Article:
While the strong performance of value stocks started as a reaction to the bursting of the dotcom bubble, from 2003 onwards another element, a widespread earnings recovery in sectors categorized as value continued to boost the market. Aggressive cost-cutting drove a strong European earnings recovery against a backdrop of sluggish revenue growth. Globally, strong demand from China led to higher commodity prices and, as a result, contributed to rising profits in cyclical sectors such as resources and steel. On whole, the relative abundance of growth in the value space has diluted the premium investors would traditionally be willing to pay for growth stocks. It's not to say there are no true values in the market anymore. It's simply to say that value companies are now more fairly priced and true value plays are harder to find.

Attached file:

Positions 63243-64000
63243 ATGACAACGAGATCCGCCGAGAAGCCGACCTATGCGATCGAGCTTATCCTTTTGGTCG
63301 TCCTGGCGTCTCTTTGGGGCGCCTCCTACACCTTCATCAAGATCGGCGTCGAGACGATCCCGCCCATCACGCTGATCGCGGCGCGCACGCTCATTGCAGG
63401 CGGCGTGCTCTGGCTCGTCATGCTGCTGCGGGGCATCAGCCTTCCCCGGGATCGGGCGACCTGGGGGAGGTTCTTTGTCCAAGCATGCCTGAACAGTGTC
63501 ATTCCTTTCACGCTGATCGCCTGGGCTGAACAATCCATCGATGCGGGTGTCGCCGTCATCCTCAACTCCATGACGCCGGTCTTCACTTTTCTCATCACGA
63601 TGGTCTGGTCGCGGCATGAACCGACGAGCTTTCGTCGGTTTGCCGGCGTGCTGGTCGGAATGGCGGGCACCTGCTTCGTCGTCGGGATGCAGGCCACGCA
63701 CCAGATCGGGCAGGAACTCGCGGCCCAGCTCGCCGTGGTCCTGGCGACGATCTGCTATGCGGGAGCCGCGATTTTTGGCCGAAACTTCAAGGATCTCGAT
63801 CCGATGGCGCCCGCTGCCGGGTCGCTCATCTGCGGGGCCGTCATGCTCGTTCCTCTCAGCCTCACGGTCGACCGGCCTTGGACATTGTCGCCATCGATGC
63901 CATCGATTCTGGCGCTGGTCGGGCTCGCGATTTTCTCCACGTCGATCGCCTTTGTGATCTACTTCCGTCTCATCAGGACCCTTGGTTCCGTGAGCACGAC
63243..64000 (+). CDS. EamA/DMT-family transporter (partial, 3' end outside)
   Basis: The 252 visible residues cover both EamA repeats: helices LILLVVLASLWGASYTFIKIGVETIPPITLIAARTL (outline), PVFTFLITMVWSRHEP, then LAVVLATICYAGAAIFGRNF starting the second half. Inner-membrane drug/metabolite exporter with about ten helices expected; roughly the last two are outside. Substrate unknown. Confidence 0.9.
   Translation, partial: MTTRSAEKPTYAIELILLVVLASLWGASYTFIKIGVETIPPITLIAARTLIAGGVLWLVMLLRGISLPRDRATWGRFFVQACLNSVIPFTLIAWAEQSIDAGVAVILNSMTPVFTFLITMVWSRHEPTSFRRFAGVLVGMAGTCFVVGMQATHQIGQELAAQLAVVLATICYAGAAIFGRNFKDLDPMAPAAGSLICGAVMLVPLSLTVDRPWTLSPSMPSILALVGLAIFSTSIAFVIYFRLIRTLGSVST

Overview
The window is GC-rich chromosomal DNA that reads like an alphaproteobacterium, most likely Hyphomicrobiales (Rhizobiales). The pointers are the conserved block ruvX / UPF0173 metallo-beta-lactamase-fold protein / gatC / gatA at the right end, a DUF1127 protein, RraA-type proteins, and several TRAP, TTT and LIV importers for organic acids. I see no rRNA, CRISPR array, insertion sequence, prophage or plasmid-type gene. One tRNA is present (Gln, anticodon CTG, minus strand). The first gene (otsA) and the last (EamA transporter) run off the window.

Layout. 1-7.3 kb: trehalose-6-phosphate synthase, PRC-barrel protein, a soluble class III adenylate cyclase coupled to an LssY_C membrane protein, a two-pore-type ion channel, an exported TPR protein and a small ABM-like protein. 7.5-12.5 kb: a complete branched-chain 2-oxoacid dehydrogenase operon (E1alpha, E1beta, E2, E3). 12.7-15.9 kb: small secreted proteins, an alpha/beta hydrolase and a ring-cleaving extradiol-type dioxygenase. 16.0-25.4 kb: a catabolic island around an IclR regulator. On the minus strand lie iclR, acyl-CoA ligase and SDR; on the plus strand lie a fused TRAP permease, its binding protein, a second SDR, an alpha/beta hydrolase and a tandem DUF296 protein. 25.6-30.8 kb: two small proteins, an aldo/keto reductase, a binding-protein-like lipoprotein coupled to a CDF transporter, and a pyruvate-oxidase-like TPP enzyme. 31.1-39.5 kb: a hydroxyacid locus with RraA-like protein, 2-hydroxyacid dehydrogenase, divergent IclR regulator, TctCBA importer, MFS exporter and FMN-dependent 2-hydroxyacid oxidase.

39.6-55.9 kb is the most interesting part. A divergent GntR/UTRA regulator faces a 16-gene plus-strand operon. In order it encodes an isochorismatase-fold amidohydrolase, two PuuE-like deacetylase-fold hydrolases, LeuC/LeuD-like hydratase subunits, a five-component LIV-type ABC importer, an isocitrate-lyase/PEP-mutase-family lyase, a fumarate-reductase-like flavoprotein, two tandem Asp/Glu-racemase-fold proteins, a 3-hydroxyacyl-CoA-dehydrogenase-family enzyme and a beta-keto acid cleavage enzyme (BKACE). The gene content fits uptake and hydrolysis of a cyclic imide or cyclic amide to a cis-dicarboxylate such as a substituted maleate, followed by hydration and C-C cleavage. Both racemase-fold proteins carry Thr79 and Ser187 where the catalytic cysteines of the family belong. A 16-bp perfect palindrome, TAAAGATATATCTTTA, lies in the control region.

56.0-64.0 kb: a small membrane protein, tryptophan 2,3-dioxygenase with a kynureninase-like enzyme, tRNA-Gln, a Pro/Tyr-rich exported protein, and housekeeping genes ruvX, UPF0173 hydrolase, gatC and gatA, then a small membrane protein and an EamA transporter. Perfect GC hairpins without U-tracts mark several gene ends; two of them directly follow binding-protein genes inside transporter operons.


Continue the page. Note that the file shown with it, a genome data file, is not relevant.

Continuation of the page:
Many analysts believe that 2006 see a "changing of the guard" back toward growth stocks. I've seen this as the biggest topic of discussion for most institutions and several factors hint that the backdrop for this reversal may be in place. First, there are limits to the amount of cost cutting measures that companies can implement. We were in a slight recession in 2001 and corporate America has been cutting the fat ever since. But, once companies have cut costs as much as they can, profit growth will have to be generated by higher unit sales. That said, in an environment of fierce global competition, raising business activity is no easy task. As a consequence, profit growth should decelerate and become relatively scarce for many of our recent value winners. Another sign indicating a growing willingness of investors to pay for growth is the change in attitude towards merger & acquisition activity. Until recently, a company announcing a takeover would see its share price decline as there is typically some level of uncertainty regarding mergers. However, companies are now no longer punished, or in some cases are even rewarded by investors, for their willingness to invest in future growth. As well, the sheer number of mergers we've seen in the last twelve months shows a renewed commitment by company leaders to grow their businesses at any cost. Last, many of the sectors that appear to be taking over leadership in the markets are traditionally thought of as pure growth industries (i.e. tech and telecom).